Kelly Kruse


Artist: Kelly Kruse

Geheimnis is a collection of fifteen paintings that are the result of Kelly’s meditation on the book of Ecclesiastes. Broken into three sections, the work broadly explores themes of mystery, mortality, and glory.

Art-making, by nature, presses into the bittersweet sensation of having one foot in a tangible world that passes while having another in the world of unseen, everlasting joy. In early 2018, as I finished work on an exhibition dealing with human suffering and the Passion of Jesus Christ, it became clear to me that I wanted to do an extended meditation on mortality and transience through the book of Ecclesiastes.

I could never have imagined then that I would open an exhibit of this work on March 8, 2020, just days before the COVID-19 pandemic would dramatically alter daily life in the United States. In the midst of this crisis, there has been a collective wail of loss and grief rising up around the world. We are not living in a time of conceptual instability and loss. No matter what our worldview, we do not need to be convinced that we stand on shaking ground, or that what we thought was secure was in fact just passing.

The voice of the Preacher in Ecclesiastes echoes our fears. We will not find hope by burying our heads in the sand, or by clinging to the things that pass away. If the earth is shaking, we need to find something steady to cling to. Through this work, I offer an extended meditation on these ideas, which have resonated in all seasons of history and in any kind of grief or loss.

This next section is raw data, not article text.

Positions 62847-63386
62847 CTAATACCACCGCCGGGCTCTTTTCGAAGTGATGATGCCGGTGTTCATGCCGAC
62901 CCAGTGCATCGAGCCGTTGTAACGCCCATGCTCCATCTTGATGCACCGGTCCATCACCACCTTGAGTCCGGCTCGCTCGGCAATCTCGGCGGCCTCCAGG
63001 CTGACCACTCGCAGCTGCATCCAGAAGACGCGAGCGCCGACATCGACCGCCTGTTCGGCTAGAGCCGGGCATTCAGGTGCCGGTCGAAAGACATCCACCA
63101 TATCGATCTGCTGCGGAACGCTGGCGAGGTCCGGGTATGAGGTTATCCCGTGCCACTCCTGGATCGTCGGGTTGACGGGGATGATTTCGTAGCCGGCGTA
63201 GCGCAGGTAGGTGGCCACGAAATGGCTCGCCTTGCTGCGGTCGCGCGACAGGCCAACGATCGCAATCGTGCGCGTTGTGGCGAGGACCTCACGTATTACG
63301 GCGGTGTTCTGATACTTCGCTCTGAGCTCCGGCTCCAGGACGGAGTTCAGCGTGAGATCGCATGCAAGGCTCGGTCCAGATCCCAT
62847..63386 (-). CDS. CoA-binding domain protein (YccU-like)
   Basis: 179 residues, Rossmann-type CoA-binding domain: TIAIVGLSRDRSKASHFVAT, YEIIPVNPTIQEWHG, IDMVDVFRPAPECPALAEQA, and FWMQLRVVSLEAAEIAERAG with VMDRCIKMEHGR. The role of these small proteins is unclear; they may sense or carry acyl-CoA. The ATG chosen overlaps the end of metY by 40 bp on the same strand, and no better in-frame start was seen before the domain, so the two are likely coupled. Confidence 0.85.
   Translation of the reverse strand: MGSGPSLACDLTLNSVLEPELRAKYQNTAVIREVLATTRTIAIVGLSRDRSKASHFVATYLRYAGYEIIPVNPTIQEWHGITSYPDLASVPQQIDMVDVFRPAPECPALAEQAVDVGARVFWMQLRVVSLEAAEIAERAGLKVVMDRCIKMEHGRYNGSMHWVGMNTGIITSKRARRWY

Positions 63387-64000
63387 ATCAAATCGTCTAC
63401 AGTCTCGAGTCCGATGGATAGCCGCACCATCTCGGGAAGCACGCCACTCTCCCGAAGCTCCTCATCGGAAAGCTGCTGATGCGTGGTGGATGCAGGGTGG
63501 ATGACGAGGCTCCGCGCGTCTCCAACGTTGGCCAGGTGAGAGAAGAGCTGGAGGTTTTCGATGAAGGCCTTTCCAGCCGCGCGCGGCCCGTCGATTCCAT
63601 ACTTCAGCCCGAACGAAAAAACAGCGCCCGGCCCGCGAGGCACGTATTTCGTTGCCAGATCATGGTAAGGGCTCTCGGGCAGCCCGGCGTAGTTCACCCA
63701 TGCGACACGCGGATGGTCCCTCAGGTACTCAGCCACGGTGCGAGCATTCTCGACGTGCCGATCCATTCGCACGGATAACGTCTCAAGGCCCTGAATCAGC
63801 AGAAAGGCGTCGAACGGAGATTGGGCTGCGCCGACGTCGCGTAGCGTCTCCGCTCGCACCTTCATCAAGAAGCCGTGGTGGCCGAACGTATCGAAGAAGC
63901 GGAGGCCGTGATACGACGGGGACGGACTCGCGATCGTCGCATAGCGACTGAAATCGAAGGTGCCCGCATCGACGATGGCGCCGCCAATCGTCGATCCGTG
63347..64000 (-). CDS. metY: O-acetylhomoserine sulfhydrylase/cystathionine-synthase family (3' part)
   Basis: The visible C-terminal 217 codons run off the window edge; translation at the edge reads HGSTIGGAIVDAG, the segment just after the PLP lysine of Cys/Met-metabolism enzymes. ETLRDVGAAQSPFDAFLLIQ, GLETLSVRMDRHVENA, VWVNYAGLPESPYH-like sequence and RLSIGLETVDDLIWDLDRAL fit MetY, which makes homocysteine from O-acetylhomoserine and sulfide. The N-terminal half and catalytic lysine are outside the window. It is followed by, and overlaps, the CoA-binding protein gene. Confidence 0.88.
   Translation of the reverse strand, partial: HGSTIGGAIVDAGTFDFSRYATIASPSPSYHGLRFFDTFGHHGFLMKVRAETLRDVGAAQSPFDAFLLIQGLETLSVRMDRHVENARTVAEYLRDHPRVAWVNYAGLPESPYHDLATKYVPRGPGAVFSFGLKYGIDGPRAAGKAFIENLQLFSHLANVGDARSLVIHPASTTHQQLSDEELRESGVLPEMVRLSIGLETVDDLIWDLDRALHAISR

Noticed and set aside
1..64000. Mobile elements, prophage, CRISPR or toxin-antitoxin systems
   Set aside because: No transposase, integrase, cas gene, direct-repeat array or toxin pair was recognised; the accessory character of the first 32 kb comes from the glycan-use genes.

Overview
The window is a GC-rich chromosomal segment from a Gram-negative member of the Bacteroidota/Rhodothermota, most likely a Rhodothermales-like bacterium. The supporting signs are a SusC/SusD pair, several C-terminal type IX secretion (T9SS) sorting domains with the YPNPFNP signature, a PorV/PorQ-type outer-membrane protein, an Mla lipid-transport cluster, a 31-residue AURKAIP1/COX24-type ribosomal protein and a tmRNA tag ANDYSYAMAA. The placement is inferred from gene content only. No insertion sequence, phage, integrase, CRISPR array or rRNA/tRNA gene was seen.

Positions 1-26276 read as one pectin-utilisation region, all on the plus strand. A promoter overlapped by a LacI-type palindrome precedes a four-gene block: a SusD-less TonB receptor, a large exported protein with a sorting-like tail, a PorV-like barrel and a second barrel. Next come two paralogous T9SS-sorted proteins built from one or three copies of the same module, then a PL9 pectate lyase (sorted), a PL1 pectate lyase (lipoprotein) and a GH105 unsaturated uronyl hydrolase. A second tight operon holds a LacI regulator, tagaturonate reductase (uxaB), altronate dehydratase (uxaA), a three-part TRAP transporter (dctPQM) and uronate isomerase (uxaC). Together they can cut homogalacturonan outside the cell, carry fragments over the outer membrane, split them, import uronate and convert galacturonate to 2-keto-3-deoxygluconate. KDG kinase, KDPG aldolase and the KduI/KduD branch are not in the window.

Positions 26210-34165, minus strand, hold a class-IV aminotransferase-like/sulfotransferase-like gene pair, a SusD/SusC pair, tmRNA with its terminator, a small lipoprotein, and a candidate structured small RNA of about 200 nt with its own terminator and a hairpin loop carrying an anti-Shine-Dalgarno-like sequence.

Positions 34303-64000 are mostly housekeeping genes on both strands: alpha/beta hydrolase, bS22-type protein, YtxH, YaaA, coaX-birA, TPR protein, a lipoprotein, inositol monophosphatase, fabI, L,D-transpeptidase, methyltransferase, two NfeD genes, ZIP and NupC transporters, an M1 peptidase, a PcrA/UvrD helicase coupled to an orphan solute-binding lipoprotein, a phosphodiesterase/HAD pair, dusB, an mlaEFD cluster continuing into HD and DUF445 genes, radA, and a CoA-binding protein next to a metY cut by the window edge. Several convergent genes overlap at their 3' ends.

My prayer is that this work will be encouraging to you as you navigate life’s uncertain waters. The world may be passing, but the hope that God offers is an unshakeable one. And while the world passes away, there is a God who promises us an eternal dwelling place in himself, who is from everlasting to everlasting.


About the Artist

Kelly Kruse (b. 1985, Iowa) uses her work to explore the painful, beautiful experience of human transience, longing, and suffering. She developed a visual devotional practice as a response to her battle with depression, through which she wrestles with beauty, history, and theology. Kruse describes her work as contemporary illumination. Like the medieval monks who perfected the art of illuminated manuscripts, she seeks to awake in the viewer a sense of spiritual contemplation. Her first exposure to the idea of illumination came when she studied Medieval and Renaissance music in Italy. Her background in classical music and opera puts her in a unique position to explore the intersections between scripture, poetry, musical works, and the visual arts.

She has exhibited her work at galleries and institutions across the country and her work is featured in collections around the world.

In addition to her painting practice, Kelly is an active classical musician and maintains a private studio as a member of the National Association of Teachers of Singing.